All 42 Senate Republicans have signed a letter refusing to vote for cloture on any bill before the Senate until the federal government is funded beyond this week and the Bush-era income tax cuts are addressed before they expire December 31.“We write to inform you that we will not agree to invoke cloture on the motion to proceed to any legislative item until the Senate has acted to fund the government and we have prevented the tax increase that is currently awaiting all American taxpayers,” said the letter, which was sent to Senate Majority Leader Harry Reid this morning.

Reid acknowledged that the passage of several of his legislative priorities would need Republican votes, and that this essentially means nothing else will get done until tax cuts are addressed.

What Will Happen To The Bush Tax Cuts?

When it comes down to it, most people are thinking that the Bush tax cuts will be extended in some form.  The only questions are  – for everyone or for some – and permanent or temporary?  The White House has made it clear that lawmakers must do something.

Geithner and Lew appear to be stuck in the middle, sources said. A senior Democratic aide said that the White House’s message has been clear: “You can’t leave town without doing something.”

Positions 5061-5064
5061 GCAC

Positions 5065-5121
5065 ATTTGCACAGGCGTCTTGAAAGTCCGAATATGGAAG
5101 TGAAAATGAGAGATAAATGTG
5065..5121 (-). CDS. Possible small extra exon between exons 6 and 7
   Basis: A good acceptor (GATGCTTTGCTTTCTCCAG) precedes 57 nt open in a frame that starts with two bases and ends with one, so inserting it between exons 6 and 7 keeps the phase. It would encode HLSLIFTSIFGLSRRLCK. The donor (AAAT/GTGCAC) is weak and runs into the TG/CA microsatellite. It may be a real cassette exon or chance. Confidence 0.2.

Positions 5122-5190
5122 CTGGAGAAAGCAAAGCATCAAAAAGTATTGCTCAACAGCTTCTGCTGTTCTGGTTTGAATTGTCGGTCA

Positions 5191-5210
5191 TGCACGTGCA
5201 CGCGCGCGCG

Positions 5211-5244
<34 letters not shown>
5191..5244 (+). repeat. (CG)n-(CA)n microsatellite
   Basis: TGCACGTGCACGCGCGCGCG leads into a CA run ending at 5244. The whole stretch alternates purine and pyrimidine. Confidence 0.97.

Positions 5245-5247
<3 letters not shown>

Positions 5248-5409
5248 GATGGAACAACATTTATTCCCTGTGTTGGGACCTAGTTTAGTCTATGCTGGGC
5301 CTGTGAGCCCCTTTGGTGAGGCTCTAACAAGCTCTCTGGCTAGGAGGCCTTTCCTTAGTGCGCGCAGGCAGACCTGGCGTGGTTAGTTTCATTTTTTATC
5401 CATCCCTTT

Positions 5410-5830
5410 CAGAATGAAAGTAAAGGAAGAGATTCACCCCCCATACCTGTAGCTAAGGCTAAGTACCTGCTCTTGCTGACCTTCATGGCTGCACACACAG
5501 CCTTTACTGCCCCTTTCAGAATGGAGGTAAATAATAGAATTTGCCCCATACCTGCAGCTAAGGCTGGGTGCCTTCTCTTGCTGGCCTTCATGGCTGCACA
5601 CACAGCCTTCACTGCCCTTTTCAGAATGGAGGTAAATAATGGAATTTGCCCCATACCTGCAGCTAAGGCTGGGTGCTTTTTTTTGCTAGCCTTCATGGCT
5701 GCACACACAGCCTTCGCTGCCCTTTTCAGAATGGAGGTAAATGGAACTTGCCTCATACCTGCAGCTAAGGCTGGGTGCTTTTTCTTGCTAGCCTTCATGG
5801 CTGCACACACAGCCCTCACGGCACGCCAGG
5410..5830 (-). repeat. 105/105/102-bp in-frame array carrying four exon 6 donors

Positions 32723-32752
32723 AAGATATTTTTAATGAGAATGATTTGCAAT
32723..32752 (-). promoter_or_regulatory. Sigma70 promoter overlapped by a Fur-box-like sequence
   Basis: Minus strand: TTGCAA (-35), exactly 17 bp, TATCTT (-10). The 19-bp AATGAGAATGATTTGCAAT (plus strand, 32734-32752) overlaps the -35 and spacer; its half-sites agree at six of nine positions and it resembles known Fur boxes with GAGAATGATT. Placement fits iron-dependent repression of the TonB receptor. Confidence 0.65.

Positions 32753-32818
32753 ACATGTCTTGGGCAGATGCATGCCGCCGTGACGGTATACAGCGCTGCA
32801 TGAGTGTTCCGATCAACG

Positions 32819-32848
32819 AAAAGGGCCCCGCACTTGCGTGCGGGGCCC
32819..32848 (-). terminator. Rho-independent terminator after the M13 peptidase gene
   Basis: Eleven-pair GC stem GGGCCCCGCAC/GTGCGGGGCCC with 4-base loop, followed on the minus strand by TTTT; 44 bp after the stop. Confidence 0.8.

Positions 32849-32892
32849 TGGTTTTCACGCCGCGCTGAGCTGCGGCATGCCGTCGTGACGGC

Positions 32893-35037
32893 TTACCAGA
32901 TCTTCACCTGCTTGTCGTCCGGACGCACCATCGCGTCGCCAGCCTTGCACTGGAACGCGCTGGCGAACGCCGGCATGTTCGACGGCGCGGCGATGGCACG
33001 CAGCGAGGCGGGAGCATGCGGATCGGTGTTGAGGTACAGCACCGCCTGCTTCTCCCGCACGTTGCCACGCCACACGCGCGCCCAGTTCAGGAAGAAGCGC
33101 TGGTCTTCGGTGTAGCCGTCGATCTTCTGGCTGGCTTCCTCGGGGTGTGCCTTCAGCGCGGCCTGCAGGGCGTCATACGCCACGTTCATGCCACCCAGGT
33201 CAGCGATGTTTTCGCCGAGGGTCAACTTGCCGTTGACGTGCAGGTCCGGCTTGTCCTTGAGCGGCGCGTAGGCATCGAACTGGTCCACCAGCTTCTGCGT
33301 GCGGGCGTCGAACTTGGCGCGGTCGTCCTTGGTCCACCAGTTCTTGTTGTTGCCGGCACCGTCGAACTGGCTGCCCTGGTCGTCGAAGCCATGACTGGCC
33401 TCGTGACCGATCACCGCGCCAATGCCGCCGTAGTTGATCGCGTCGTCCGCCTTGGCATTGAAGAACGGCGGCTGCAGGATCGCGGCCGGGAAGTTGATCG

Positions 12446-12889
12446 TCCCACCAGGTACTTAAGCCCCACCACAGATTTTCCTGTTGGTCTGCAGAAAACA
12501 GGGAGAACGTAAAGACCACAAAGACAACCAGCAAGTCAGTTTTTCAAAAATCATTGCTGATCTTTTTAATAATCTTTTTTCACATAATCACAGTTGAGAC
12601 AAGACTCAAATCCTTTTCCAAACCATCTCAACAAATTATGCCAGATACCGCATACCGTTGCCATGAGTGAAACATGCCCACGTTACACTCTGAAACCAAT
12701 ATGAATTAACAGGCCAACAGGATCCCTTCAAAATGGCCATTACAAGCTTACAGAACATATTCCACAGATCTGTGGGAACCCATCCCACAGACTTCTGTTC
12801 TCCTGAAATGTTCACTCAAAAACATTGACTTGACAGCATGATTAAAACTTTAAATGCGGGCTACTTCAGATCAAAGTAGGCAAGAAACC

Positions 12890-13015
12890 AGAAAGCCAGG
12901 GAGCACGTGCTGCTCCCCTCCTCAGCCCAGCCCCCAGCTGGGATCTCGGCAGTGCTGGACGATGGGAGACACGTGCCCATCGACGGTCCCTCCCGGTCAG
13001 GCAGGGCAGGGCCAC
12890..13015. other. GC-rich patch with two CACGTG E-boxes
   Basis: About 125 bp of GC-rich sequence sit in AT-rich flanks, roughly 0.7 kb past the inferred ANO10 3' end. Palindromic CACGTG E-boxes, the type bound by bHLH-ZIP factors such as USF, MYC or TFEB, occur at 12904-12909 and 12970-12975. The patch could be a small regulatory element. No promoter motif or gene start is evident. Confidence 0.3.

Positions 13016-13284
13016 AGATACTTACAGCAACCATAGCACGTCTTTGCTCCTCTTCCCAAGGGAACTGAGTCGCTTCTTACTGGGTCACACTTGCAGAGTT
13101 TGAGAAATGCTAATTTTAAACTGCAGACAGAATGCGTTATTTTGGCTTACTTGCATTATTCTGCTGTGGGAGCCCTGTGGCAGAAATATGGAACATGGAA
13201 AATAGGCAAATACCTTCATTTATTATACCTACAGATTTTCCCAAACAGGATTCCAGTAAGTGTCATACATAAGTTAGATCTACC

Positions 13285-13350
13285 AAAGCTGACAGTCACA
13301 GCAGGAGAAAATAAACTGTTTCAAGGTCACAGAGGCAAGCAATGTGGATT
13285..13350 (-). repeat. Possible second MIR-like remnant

Sources have predicted that the final agreement could include a full extension of the tax cuts for two to three years and an extension of unemployment insurance and a package of other tax extenders.

So it sounds like most people are thinking that the tax cuts will be extended for everyone, at least temporarily.  So in effect they’re choosing not to deal with the issue permanently, but kick the can down the road a couple of years.

What do you think about extending the Bush tax cuts?  Are you for or against it?  Would you extend for some, but not for others?  Do you think taxes are too low, spending is too high, or both?  What do you think will happen?  Tell us your thoughts in the comments.

Last Edited: 1st December 2010

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  1. says

    Peter, thanks for the continued follow-up on this subject. This issue was one of the key topics when President Obama ran for election. If that is any indication there are many that would like to see the tax breaks for those making over $250,000 repealed. However, those in that higher income bracket do tend to have more clout and participation in the political arena. Whether it’s tax breaks or welfare checks it all comes out of the same pockets.

  2. jmd says

    My husband and I are being hit on all sides by increases just like most other americans. Our property taxes climbed again this year, almost all of utilities have had rate increases and we all know about food and gasoline prices. Our medical premiums increased, along with our co-pays for Dr. visits and prescriptions. We are being squeezed more than we have ever felt in our 25 years of marriage.

  3. jmd says

    Just a quick note on the issue of health care. Two of our doctors retired this year because of the impending health care changes. Not a good omen.